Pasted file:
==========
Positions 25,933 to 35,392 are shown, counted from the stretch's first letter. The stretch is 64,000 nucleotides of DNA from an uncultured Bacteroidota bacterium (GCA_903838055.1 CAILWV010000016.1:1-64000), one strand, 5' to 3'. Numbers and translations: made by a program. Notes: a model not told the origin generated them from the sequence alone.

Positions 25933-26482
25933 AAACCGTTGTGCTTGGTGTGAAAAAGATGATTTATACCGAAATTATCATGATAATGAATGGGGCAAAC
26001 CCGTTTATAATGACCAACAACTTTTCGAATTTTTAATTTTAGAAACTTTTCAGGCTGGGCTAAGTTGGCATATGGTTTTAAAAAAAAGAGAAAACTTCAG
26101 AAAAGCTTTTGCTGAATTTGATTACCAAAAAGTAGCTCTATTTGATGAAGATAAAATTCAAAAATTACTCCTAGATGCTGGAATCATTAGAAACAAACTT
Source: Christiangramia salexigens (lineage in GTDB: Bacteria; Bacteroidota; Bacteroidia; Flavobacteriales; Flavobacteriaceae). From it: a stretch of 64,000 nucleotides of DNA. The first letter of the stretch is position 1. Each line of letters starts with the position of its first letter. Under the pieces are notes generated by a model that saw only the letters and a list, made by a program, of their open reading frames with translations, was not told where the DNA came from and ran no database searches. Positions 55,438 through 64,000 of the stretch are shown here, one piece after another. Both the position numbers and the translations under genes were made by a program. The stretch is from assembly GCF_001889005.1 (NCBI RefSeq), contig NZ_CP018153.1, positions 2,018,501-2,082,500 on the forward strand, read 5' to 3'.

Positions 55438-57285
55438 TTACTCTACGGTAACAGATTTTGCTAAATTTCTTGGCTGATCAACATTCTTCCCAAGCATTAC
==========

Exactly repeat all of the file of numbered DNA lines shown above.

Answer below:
Positions 25,933 to 35,392 are shown, counted from the stretch's first letter. The stretch is 64,000 nucleotides of DNA from an uncultured Bacteroidota bacterium (GCA_903838055.1 CAILWV010000016.1:1-64000), one strand, 5' to 3'. Numbers and translations: made by a program. Notes: a model not told the origin generated them from the sequence alone.

Positions 25933-26482
25933 AAACCGTTGTGCTTGGTGTGAAAAAGATGATTTATACCGAAATTATCATGATAATGAATGGGGCAAAC
26001 CCGTTTATAATGACCAACAACTTTTCGAATTTTTAATTTTAGAAACTTTTCAGGCTGGGCTAAGTTGGCATATGGTTTTAAAAAAAAGAGAAAACTTCAG
26101 AAAAGCTTTTGCTGAATTTGATTACCAAAAAGTAGCTCTATTTGATGAAGATAAAATTCAAAAATTACTCCTAGATGCTGGAATCATTAGAAACAAACTT
Source: Christiangramia salexigens (lineage in GTDB: Bacteria; Bacteroidota; Bacteroidia; Flavobacteriales; Flavobacteriaceae). From it: a stretch of 64,000 nucleotides of DNA. The first letter of the stretch is position 1. Each line of letters starts with the position of its first letter. Under the pieces are notes generated by a model that saw only the letters and a list, made by a program, of their open reading frames with translations, was not told where the DNA came from and ran no database searches. Positions 55,438 through 64,000 of the stretch are shown here, one piece after another. Both the position numbers and the translations under genes were made by a program. The stretch is from assembly GCF_001889005.1 (NCBI RefSeq), contig NZ_CP018153.1, positions 2,018,501-2,082,500 on the forward strand, read 5' to 3'.

Positions 55438-57285
55438 TTACTCTACGGTAACAGATTTTGCTAAATTTCTTGGCTGATCAACATTCTTCCCAAGCATTAC